Buildings housing Brisbane’s The Beat Megaclub for sale


the beat megaclub

The Fortitude Valley buildings housing The Beat Megaclub are on the market with the owners hoping for around a $20 million sale price.

The Beat began in the early 1980s as the Cockatoo Club, originally owned by Valley identity Tony Bellino. The club consisted of one room with the only notable decor a waterfall that never worked at the end of the bar. Ownership later transferred to Tony’s brother Geri in partnership with Vic Conte. The new owners renamed the club The Beat. The Bellino brothers and Vic Conte were well-known figures in the Valley nightlife. All three consequently came to the attention of the late 80s Fitzgerald Inquiry into organised Crime. Geri Bellino and Vic Conte both served jail time in the aftermath.

John Hanny, a former Valley identity, then took control of the club. Hannay left Brisbane after the 1973 firebombing of the Whiskey Au Go Go nightclub which he previously managed. Following a few years in North Queensland, he re-emerged on the Valley nightlife scene in the late 80s.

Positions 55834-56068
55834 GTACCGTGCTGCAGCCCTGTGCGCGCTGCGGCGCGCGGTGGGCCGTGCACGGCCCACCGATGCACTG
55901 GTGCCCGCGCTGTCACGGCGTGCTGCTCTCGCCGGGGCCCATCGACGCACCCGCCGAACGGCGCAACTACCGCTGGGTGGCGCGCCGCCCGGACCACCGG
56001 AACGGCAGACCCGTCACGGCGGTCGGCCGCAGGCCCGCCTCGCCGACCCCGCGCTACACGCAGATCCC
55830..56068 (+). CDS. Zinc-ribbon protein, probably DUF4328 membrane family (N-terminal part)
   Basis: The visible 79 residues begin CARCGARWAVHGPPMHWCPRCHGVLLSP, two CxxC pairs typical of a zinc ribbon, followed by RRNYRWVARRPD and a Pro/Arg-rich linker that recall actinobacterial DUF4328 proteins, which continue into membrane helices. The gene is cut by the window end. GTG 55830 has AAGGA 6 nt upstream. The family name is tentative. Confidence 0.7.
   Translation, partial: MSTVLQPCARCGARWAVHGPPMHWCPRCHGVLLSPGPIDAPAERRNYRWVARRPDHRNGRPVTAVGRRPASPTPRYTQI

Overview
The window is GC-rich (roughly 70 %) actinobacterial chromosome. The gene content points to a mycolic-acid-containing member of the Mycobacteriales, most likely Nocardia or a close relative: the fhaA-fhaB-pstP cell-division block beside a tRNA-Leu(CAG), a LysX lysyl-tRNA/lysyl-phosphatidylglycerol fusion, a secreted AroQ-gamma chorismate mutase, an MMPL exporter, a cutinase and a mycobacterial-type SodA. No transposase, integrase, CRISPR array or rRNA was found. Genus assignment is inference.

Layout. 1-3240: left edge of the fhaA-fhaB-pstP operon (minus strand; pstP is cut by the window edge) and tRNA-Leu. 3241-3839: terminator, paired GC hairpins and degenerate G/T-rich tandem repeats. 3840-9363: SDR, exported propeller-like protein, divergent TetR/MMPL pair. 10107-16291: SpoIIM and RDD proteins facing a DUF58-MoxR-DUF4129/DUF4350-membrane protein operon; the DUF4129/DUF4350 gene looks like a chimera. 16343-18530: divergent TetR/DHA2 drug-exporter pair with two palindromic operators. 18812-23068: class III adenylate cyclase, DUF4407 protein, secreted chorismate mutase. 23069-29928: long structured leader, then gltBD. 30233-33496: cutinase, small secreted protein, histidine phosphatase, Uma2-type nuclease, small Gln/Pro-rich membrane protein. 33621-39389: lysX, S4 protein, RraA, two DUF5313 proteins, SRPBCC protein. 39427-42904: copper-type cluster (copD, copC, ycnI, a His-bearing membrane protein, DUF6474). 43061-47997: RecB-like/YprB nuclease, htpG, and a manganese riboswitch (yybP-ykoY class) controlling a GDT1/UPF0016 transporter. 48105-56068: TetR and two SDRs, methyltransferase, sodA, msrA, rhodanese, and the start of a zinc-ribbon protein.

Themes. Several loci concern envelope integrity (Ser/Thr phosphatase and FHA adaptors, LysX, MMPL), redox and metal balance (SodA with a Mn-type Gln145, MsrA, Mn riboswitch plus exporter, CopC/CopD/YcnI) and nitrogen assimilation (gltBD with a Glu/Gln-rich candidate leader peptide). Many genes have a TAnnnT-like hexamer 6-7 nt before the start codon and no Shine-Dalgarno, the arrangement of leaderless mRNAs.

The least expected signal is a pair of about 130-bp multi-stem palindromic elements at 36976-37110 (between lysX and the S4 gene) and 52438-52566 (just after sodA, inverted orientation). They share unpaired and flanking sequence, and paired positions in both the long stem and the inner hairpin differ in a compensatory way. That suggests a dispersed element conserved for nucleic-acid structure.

Hannay expanded the club from the initial one room to eventually boast eight bars, five nightclubs and three beer gardens.

His nephew Ross Hannay became the director and manager of the club after John Hannay died in 2019.

The Beat Megaclub buildings

The buildings that now comprise The Beat Megaclub were built in 1924-25 for businessman Robert Finley. He ran a sheet metal, water and gas fitting business from the 683 Ann Street premises.

He rented the other shops at 679 and 681 Ann Street to a hairdresser, tobacconist and leather merchant. The laneway beside the shops allowed access to Finlay’s workshop out the back.

For many years, the building nearest the laneway housed Lucky’s Trattoria, a famous and much loved late-night eatery.

The Beat Megaclub sale

The sales pitch for the buildings describes the three-titled property as “a rare investment and future development opportunity.”

The club currently pays rent of $836,000 per annum.

Chris McLeod of Your Commercial who is marketing the property said, “It’s an investment but there is a long-term upside and it could be a development site down the track.

“But there’s a long-term tenant there so why wouldn’t you keep it going.”

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